WordCamp Managua 2019 was a pivotal event for the WordPress community. Last year, in a heartbreaking turn of events, WordCamp Managua 2018 was called oﬀ two weeks before it was scheduled to take place due to the political upheaval and civil unrest that happened in Nicaragua.
Needless to say, this camp was marked by tension something like this leaves, and the events of last year were evident in Managua and on its streets.
Against all odds and the reluctance of people afraid to go given what happened a year ago, WordCamp Managua 2019 was given a green light and we decided to go.
For us, as a WordPress hosting company, it was important to support it. Not only as a global sponsor, but also with our on-site face-to-face presence to give the WordPress community of Managua the emotional boost that we are part of rebuilding what was broken a year ago.
So without further ado, let’s speak about the camp!
Getting to WordCamp Managua 2019
As I am from Costa Rica, I decided to take the bus; the “scenic” route as they say. In part because ﬂying is kind of boring and I was going to be more comfortable on a bus which had better seats.
This turned out to be a partial truth as the queues to cross the border makes you want to run back to where you came from.
I think I enjoy going through immigration at airports more. Getting to Managua had taken about 9 hours. Once I got to the hotel, the venue of the WordCamp was literally across the street. Talk about planning to the “T.”
When I got there, they knew who I was and the organizers greeted me with a lot of warmth and happiness. They really appreciated our token of going there physically to support this camp as a sponsor.
I felt very special to be welcomed like that and felt proud to wear the GreenGeeks colors.
I had to improvise a bit on setting up the table. Since it was a bit crowded, I was seated next to the conferences that were in an open space. So I was able to meet people and listen to the conferences whilst seated.
That is called 2×1 where I come from.
The WordCamp was held at the Zamora Teran Foundation, which is an innovation center in downtown Managua. It was perfect for the size of the camp. The audio was great, the light was awesome as well and there were coﬀee/water stations at all times.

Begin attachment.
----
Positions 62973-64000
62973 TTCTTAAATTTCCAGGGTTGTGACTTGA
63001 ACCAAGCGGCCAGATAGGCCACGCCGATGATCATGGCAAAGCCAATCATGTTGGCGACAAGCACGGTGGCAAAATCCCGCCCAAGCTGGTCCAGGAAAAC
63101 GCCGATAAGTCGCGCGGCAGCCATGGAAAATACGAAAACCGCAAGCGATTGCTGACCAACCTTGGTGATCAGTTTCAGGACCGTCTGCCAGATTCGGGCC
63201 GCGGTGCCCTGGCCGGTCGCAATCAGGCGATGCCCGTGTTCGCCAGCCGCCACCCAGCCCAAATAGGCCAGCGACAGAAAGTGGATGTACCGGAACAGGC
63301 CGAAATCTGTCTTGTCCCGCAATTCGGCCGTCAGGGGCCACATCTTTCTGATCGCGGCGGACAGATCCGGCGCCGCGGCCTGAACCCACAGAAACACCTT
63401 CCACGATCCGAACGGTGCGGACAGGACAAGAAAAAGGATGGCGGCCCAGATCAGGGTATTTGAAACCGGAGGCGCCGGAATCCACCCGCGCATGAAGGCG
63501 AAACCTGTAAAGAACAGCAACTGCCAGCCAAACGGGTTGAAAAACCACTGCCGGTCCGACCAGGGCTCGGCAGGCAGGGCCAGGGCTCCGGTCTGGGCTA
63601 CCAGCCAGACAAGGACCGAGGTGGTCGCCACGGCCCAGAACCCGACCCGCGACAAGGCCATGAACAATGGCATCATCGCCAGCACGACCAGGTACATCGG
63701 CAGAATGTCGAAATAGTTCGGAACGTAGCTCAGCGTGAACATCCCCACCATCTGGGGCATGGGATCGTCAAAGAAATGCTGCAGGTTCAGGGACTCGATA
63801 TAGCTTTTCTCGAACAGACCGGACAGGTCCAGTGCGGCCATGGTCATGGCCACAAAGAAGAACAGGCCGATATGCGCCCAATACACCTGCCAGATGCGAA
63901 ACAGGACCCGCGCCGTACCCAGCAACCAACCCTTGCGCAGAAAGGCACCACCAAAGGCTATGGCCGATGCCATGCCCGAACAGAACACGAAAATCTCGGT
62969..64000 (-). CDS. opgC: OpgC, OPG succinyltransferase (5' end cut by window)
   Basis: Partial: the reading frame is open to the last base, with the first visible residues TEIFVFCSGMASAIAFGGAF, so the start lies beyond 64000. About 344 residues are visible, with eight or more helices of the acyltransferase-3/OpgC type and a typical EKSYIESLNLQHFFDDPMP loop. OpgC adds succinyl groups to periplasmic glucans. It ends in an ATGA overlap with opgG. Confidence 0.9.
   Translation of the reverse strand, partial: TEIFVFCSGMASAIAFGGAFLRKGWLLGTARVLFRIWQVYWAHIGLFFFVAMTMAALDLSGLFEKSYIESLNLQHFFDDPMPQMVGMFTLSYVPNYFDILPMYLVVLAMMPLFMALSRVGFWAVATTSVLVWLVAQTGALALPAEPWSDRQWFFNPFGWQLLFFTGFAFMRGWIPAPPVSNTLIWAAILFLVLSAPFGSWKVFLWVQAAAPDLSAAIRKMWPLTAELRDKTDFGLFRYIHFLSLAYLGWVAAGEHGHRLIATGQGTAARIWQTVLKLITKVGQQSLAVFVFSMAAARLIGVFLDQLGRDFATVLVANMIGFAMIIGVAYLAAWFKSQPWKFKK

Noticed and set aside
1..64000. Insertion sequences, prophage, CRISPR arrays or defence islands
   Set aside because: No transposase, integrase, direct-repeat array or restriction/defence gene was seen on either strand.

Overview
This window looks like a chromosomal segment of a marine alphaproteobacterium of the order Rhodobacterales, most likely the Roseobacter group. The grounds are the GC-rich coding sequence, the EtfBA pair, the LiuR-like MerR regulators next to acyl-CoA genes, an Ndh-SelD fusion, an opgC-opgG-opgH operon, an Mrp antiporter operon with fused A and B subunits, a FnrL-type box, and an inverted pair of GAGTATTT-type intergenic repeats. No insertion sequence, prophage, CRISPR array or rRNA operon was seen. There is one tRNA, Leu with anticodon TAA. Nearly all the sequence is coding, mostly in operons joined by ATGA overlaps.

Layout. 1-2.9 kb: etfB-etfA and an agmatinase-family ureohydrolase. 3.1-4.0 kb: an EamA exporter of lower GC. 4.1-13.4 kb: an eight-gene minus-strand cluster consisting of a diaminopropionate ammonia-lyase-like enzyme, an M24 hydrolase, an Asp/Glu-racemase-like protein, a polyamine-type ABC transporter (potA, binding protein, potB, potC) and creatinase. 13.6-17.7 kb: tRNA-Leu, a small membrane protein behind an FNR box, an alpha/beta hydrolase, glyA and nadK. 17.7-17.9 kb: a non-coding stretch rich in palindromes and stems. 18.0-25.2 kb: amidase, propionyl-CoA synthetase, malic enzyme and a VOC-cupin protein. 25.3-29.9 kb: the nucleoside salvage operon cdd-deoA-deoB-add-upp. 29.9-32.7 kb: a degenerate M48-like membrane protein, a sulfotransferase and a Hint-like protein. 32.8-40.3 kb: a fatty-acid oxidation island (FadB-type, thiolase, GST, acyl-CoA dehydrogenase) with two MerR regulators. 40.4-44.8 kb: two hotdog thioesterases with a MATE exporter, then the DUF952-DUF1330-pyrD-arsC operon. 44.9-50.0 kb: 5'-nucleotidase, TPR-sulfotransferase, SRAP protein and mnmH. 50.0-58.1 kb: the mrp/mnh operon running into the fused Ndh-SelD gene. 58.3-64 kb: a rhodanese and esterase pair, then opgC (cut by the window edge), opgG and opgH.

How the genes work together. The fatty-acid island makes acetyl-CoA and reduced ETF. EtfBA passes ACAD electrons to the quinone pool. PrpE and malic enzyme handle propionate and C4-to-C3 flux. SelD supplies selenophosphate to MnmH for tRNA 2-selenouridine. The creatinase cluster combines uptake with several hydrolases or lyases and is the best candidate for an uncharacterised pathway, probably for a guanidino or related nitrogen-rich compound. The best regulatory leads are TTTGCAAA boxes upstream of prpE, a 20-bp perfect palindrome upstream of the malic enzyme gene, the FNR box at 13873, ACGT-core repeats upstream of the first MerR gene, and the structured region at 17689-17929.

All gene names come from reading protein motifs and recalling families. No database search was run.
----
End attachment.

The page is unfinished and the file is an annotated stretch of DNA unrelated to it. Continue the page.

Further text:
Kudos to the organizing crew who did a fantastic job. The stress was worth it!
It was also great to see so many GreenGeeks shirts out there. We were the only sponsor to give out shirts as part of the swag, so we were all over the place! We got many comments from people saying the shirts were ﬂat out awesome.
They are, by the way.
The Talks and Improvisation 101
There were numerous talks and some were just ﬂat out fantastic. I am going to highlight the ones I paid the most attention to as I had to work, you know. So much for that 2×1 I mentioned earlier.
How to Sell More Locally – Google Helps You for Free
I loved this talk, which was given by my fellow countryman Allan Chaves. He spoke about getting your business in Google and drive more traﬃc to your site organically. This included the importance of having details crafted to suit Google’s user experience.
In reality, SEO is huge. Google is huge. We are all trying to sell to our future customers. Even for GreenGeeks, the web hosting business is very competitive, and ﬁnding new ways to generate new leads is always an interesting and challenging route to take.
The talk was geared at revising your online presence and choosing battles wisely. It is no secret that Google and Facebook are not exactly friends and as businesses, we have to make those choices to where we limit our non-inﬁnite resources.
Where to put the resources on this and why? The talk gave us the cold numbers (he is into data mining a lot) of who looks for what and why. Google, in my opinion, is the better bet after this talk.
Why? Because we search for business information with Google, not Facebook.
Facebook is a tool that helps spread a message, but it’s not the place I go on to search for information. So what I got from the talk is the information I have on my site is important, someone out there is looking for what I have to oﬀer.
On Facebook, this becomes harder and it has to do more with brand awareness than anything else. Which is important too, but it isn’t the same as being up there in Google search.
A Zombie Apocalyptic Survival Guide on Building Blocks in Gutenberg.
This talk was given by Leandro Gomez (Monchito), who is one of the main guys of the WordPress community in Managua.